- My LS
New Homes Quality Code consultation – Law Society response
The New Homes Quality Board (NHQB) is the independent body created to oversee a framework that aims to drive up quality and service standards in the housebuilding industry.
The NHQB held a public consultation on the New Homes Quality Code it plans to introduce.
The code will require builders to have comprehensive aftercare and complaints processes in place to address any issues a customer has with their new home after they have moved in.
The NHQB is appointing a New Homes Ombudsman Service (NHOS) to provide independent redress for customers not satisfied with their builder or new home.
If a customer is not satisfied with the service provided by their builder, they will have recourse to the NHOS.
We’ve limited our response to the questions for which our expertise is most relevant.
There is no standard retention mechanism for use when necessary or desirable.
Retentions provide a strong and effective focus for builders to ‘finish’ to a good standard.
Presumably, there are good reasons for not providing this as a matter of right for buyers where a certain standard has not been attained at the date set for legal completion. We would be pleased to learn what these are.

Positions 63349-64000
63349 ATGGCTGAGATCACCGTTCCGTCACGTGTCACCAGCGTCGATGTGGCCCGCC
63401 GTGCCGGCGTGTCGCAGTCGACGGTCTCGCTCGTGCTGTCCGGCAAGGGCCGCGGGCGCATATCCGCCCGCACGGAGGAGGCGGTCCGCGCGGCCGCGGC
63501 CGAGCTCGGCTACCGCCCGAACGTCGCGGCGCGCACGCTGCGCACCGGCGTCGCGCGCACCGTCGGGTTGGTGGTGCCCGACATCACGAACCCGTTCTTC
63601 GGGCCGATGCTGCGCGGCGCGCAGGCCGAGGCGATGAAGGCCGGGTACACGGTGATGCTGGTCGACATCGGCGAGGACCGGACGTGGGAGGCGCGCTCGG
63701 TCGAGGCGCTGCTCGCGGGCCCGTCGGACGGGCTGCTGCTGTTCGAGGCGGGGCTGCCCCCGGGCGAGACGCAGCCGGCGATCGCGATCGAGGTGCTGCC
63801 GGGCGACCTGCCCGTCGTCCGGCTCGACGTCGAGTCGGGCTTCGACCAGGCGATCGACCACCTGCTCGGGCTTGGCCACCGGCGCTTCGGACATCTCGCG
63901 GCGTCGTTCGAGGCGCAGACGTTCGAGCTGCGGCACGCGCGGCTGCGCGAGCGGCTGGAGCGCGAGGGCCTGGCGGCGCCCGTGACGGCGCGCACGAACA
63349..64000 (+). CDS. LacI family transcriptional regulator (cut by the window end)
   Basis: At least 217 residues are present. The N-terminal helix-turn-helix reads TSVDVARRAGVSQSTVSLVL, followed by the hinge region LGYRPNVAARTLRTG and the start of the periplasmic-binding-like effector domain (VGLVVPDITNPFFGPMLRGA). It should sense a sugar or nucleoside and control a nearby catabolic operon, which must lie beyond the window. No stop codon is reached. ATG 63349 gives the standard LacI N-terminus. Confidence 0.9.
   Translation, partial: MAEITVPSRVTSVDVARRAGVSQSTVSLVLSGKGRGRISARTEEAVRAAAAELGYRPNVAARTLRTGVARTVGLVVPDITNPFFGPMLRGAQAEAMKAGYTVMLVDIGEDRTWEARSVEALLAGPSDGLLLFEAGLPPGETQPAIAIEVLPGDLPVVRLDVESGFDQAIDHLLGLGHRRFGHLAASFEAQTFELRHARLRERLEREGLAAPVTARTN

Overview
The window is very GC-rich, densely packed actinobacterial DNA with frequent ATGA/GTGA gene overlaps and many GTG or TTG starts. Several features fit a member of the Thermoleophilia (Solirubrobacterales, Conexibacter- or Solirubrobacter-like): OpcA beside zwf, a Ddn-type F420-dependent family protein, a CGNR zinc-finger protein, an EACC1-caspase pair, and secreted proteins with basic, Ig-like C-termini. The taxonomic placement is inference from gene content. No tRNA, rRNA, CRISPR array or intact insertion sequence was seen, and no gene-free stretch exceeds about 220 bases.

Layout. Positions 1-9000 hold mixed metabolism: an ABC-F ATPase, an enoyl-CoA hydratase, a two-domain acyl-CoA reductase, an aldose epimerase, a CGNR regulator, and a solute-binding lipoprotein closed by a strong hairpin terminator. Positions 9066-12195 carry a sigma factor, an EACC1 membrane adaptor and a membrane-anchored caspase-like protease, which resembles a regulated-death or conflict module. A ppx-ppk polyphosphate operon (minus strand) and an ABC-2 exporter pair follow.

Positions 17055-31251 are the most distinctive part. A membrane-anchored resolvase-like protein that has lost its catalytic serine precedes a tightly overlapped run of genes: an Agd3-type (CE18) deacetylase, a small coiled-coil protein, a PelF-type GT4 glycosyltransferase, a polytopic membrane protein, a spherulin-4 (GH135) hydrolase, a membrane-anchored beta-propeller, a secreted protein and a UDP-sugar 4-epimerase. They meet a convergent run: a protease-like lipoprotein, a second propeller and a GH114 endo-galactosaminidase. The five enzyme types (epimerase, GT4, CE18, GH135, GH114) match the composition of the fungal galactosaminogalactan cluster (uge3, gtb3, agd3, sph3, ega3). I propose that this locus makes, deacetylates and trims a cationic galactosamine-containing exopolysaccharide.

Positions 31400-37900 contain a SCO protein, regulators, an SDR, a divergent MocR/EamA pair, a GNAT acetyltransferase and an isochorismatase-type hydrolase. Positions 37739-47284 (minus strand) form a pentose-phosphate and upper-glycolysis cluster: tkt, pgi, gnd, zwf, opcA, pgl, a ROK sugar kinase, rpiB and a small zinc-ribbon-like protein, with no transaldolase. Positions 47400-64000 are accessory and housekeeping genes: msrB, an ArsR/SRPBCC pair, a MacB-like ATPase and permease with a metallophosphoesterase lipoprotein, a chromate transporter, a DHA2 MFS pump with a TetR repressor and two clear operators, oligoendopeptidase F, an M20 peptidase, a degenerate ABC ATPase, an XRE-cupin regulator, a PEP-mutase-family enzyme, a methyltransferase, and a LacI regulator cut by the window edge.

There is no provision for plans, brochure, layout plans, gradients, boundary details and specifications to be attached to the contract where the purchase is ‘off plan’ or incomplete.
Identifying vulnerable buyers
Whilst we appreciate that there may be some sensitivities, it’s likely to be helpful to solicitors if the developer indicates to the solicitor acting for the buyer whether they have identified the buyer to be ‘vulnerable’ as they are required to do under the code. This should be done when supplying initial documentation.
Freedom to contract
We would like to see ‘freedom to contract’ operate more freely in this market.
New home warranty
We’re unsure how a new home warranty cover note effectively replaces the building completion certificate.
The code sets out that verbal statements can be added to the contract if these are to be relied upon (as is the case now).
We want to know whether the consumer will be told this at the beginning of the buying process and informed how important these matters could be.
Would they also be encouraged to write these statements down to give to their solicitor, so that they can be put in the contract?
This consultation closed on 7 July 2021.
The NHQB will consider the responses and refine the draft code.